For procedures that CMS identifies as having these characteristics, direct physician supervision is necessary only at the beginning; after that, general supervision is permitted, which does not require the presence of the physician.
The rural chemotherapy question
The new NEDTS list is helpful, but obviously does not go far enough. CMS has still not solved the rural chemotherapy dilemma, but it may have opened the door to the solution just a crack. The following chart illustrates the current positions of the regulator and regulated on the issue.
Rural or critical access hospital position
|“CAHs and small rural hospitals . . . [have] asserted that direct supervision is not clinically necessary for some services that have a significant monitoring component that is typically performed by nursing or other auxiliary staff [including] chemotherapy. They stated that their facilities have protocols to safely deliver all of these services, including chemotherapy, relying on nursing or other hospital staff to provide the service and having the physician or nonphysician practitioner available by phone to furnish assistance and direction throughout the duration of the [chemotherapy].”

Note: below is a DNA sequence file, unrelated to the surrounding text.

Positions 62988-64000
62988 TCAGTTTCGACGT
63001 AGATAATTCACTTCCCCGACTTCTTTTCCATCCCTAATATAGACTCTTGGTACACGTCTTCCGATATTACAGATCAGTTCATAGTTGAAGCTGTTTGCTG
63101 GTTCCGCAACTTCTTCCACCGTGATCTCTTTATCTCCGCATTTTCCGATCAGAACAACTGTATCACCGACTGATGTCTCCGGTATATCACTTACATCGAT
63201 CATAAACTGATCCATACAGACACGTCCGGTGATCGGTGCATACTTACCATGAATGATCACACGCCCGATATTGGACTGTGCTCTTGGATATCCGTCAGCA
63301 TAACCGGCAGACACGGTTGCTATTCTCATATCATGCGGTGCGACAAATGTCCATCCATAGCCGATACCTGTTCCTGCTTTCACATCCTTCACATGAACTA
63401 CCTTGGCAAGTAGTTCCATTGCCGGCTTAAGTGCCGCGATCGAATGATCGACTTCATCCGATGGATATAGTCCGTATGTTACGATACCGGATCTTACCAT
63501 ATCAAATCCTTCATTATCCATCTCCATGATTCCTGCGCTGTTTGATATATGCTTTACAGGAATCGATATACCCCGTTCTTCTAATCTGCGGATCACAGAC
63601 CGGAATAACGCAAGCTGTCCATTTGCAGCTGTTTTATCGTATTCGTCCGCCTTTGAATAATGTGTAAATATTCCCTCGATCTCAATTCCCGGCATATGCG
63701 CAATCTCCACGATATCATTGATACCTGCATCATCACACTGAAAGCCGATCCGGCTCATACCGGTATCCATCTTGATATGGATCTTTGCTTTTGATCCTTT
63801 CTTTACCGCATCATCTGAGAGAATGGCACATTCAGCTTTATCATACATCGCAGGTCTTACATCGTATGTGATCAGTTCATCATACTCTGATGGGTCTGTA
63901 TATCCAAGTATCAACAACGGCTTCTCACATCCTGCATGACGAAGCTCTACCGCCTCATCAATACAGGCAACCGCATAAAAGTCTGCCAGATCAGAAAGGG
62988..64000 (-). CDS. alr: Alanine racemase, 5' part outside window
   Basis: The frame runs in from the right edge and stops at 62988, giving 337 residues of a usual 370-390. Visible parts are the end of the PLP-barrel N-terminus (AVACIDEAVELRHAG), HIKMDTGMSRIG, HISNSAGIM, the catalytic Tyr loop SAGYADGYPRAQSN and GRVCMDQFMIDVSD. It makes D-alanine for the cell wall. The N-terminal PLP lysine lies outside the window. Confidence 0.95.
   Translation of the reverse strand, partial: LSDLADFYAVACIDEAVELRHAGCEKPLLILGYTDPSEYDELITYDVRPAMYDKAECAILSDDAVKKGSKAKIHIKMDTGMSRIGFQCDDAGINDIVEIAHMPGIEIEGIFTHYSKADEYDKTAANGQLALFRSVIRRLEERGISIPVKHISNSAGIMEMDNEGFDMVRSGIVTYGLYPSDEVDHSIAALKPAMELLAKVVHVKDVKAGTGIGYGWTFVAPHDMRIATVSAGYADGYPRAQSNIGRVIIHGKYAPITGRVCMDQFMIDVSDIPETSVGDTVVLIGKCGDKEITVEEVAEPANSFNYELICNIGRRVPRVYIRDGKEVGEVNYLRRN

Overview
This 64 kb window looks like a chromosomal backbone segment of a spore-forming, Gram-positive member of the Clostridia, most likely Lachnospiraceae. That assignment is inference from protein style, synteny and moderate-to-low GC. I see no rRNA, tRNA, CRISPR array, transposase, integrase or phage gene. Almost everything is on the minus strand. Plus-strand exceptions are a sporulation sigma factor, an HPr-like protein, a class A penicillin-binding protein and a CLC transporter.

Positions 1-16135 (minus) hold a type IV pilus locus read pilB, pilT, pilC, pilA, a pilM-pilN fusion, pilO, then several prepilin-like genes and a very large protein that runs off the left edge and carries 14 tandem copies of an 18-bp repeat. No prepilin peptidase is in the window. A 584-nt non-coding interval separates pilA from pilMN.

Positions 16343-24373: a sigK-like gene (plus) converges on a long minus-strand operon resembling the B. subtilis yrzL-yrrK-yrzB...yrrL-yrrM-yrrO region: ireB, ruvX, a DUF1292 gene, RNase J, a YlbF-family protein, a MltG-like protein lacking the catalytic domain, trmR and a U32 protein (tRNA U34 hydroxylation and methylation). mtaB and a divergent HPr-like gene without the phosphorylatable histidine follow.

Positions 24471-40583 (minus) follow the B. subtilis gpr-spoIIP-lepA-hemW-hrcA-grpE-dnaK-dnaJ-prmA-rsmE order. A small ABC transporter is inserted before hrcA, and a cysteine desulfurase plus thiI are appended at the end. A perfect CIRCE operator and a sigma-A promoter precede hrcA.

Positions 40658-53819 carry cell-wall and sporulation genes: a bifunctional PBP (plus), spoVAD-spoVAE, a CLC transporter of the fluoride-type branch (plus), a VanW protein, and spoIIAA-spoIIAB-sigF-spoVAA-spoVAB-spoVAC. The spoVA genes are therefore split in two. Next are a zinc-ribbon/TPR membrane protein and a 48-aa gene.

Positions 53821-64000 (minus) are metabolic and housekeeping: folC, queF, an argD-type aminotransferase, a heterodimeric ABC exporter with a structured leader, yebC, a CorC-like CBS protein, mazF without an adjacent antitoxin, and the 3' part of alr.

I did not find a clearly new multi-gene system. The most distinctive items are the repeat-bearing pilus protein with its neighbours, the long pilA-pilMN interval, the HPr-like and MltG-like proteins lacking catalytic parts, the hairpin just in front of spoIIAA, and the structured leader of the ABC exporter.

|“We explicitly did not include chemotherapy . . . in our proposed list of nonsurgical extended duration therapeutic services because we believe that these services require the physician’s or nonphysician practitioner’s recurrent physical presence in order to evaluate the patient’s condition in the event it is necessary to redirect the service.”